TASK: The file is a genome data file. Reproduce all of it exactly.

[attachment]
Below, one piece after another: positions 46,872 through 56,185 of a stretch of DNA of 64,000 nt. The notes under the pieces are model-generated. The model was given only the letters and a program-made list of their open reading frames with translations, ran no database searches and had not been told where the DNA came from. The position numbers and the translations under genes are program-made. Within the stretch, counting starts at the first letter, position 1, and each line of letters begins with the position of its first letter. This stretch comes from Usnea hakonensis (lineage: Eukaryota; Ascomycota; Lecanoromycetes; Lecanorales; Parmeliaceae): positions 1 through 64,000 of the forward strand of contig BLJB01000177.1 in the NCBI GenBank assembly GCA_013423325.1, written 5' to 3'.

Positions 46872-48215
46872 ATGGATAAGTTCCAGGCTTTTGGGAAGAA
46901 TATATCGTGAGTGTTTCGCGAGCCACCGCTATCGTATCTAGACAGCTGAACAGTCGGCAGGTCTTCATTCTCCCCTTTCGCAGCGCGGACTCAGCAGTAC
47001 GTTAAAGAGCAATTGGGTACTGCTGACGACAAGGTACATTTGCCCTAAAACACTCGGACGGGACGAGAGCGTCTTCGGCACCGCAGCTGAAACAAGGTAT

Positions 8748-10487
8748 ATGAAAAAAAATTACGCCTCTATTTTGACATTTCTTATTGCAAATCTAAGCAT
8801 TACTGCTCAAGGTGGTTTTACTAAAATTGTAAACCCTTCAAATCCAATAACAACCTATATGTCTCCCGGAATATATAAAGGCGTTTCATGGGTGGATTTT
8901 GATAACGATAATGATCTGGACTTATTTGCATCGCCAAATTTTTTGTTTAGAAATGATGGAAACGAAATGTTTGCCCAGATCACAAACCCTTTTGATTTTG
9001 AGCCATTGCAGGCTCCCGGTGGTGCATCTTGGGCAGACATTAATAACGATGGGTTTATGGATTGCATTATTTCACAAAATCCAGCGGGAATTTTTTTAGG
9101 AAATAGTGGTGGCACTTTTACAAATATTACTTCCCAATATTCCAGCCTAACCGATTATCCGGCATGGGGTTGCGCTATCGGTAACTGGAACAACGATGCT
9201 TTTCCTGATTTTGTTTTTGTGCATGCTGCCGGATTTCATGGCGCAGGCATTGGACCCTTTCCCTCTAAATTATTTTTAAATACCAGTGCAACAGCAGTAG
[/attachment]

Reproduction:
Below, one piece after another: positions 46,872 through 56,185 of a stretch of DNA of 64,000 nt. The notes under the pieces are model-generated. The model was given only the letters and a program-made list of their open reading frames with translations, ran no database searches and had not been told where the DNA came from. The position numbers and the translations under genes are program-made. Within the stretch, counting starts at the first letter, position 1, and each line of letters begins with the position of its first letter. This stretch comes from Usnea hakonensis (lineage: Eukaryota; Ascomycota; Lecanoromycetes; Lecanorales; Parmeliaceae): positions 1 through 64,000 of the forward strand of contig BLJB01000177.1 in the NCBI GenBank assembly GCA_013423325.1, written 5' to 3'.

Positions 46872-48215
46872 ATGGATAAGTTCCAGGCTTTTGGGAAGAA
46901 TATATCGTGAGTGTTTCGCGAGCCACCGCTATCGTATCTAGACAGCTGAACAGTCGGCAGGTCTTCATTCTCCCCTTTCGCAGCGCGGACTCAGCAGTAC
47001 GTTAAAGAGCAATTGGGTACTGCTGACGACAAGGTACATTTGCCCTAAAACACTCGGACGGGACGAGAGCGTCTTCGGCACCGCAGCTGAAACAAGGTAT

Positions 8748-10487
8748 ATGAAAAAAAATTACGCCTCTATTTTGACATTTCTTATTGCAAATCTAAGCAT
8801 TACTGCTCAAGGTGGTTTTACTAAAATTGTAAACCCTTCAAATCCAATAACAACCTATATGTCTCCCGGAATATATAAAGGCGTTTCATGGGTGGATTTT
8901 GATAACGATAATGATCTGGACTTATTTGCATCGCCAAATTTTTTGTTTAGAAATGATGGAAACGAAATGTTTGCCCAGATCACAAACCCTTTTGATTTTG
9001 AGCCATTGCAGGCTCCCGGTGGTGCATCTTGGGCAGACATTAATAACGATGGGTTTATGGATTGCATTATTTCACAAAATCCAGCGGGAATTTTTTTAGG
9101 AAATAGTGGTGGCACTTTTACAAATATTACTTCCCAATATTCCAGCCTAACCGATTATCCGGCATGGGGTTGCGCTATCGGTAACTGGAACAACGATGCT
9201 TTTCCTGATTTTGTTTTTGTGCATGCTGCCGGATTTCATGGCGCAGGCATTGGACCCTTTCCCTCTAAATTATTTTTAAATACCAGTGCAACAGCAGTAG